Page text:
The Stockholm District Court decided to order the seizure of two key domains owned by The Pirate Bay, however it is unlikely that the site's operation will disappear completely. The motivation for the seizure is that The Pirate Bay is an illegal operation, thus its domains are tools used by the site to infringe copyright.
While two of the domains (ThePirateBay.se - the site’s main domain and PirateBay.se - a lesser used alternative) will be will be put out of action, the District Court dismissed the prosecution’s case against Punkt.se, the organization responsible for Sweden’s top level .SE domain.
The Supreme Administrative Court of Sweden ruled that all drone cameras count as surveillance devices, and that they can now only be used to prevent crime or accidents. In a linked ruling, it decided that car- or bike-mounted cameras are legally fine.
The Swedish Data Protection Authority (DPA) has checked how Google handles the "right to be forgotten", i.e. the possibility to have search results deleted. The DPA concludes that if Google is required to delete the result of a search, it may also be necessary to delete the search result when searches are made from other countries outside of Sweden.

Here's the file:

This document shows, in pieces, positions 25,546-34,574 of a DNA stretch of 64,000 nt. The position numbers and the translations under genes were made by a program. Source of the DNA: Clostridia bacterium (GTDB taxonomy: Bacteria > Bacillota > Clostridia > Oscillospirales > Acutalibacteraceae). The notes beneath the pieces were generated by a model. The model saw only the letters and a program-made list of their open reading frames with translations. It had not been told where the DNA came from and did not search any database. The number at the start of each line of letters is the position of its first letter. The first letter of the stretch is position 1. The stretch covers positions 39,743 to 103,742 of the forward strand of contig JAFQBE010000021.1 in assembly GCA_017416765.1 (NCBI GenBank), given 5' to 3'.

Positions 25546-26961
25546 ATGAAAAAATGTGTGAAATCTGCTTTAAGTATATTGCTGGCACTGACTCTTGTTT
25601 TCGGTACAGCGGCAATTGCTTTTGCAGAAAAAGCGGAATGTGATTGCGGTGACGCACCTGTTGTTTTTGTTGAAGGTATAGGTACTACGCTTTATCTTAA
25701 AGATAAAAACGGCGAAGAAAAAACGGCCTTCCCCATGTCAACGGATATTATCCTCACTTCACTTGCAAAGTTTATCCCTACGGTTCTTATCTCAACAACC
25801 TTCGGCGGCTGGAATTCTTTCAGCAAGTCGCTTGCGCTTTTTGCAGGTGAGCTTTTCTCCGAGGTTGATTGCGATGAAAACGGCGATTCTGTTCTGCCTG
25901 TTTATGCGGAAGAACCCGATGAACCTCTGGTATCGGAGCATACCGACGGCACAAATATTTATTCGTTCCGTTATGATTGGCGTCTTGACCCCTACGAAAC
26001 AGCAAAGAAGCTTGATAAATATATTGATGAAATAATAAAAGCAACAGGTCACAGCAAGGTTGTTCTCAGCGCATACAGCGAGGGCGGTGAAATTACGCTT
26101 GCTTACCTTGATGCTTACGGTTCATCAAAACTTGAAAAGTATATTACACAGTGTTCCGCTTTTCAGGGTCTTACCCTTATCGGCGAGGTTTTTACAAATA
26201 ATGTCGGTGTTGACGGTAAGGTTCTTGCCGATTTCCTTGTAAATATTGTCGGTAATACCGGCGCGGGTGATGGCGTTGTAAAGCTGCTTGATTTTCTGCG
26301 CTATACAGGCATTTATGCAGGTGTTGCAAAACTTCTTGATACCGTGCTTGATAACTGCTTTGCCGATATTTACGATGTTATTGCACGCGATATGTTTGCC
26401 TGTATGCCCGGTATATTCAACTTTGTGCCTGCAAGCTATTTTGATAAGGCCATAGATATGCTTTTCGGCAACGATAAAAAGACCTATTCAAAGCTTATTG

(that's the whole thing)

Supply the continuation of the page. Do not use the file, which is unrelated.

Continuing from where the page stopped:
Swedish Prime Minister Stefan Lofven confirmed at a press conference on Monday that his administration potentially exposed the personal information of millions of Sweden’s citizens, along with some of the nation's military secrets, have been exposed.
A 32 year old Swedish national has been convicted to a $27.000 fine and a year of probation after he was found guilty of copyright infringement for distributing subtitles of copyrighted movies.
In April 2015, prosecutor Fredrik Ingblad directed claims against Fredrik Neij (one of the creators of The Pirate Bay) in an effort to disrupt the operation of The Pirate Bay website in Sweden. Ingblad also filed a complaint against Punkt SE (IIS), the organisation responsible for Sweden’s .se top-level domain. Mr Ingblad argued that the domains ‘ThePirateBay.se’ and ‘PirateBay.se’ were used as “tools” to aid and abet copyright infringement and should therefore be seized by the Swedish state.
In December 2017 the Swedish Supreme Court confirmed that the two domains can indeed be seized by the state.